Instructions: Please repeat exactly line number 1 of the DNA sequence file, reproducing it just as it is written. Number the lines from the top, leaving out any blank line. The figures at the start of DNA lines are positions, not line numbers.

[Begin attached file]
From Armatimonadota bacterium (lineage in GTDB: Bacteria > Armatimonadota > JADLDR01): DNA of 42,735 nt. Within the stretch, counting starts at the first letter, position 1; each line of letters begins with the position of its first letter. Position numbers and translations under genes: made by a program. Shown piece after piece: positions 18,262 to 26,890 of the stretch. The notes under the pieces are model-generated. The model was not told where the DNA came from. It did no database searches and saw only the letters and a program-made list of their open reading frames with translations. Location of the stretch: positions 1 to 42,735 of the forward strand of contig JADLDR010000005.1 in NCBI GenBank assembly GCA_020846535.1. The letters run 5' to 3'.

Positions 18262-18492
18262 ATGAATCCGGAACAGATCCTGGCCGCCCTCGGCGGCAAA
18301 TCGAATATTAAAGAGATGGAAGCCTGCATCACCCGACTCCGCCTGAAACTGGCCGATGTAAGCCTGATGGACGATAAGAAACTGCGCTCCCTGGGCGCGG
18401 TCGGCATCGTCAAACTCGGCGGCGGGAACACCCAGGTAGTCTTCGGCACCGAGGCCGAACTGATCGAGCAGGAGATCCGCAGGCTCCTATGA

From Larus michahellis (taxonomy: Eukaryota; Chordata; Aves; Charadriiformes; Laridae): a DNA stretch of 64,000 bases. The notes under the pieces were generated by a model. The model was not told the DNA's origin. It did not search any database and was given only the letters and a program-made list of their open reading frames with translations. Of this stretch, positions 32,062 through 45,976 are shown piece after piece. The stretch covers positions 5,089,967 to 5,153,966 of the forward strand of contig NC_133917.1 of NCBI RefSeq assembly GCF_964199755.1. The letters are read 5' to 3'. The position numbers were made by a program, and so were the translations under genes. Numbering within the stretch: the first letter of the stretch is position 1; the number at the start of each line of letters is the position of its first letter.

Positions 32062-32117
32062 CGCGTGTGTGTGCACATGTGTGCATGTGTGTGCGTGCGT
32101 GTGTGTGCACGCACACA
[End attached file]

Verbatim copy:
From Armatimonadota bacterium (lineage in GTDB: Bacteria > Armatimonadota > JADLDR01): DNA of 42,735 nt. Within the stretch, counting starts at the first letter, position 1; each line of letters begins with the position of its first letter. Position numbers and translations under genes: made by a program. Shown piece after piece: positions 18,262 to 26,890 of the stretch. The notes under the pieces are model-generated. The model was not told where the DNA came from. It did no database searches and saw only the letters and a program-made list of their open reading frames with translations. Location of the stretch: positions 1 to 42,735 of the forward strand of contig JADLDR010000005.1 in NCBI GenBank assembly GCA_020846535.1. The letters run 5' to 3'.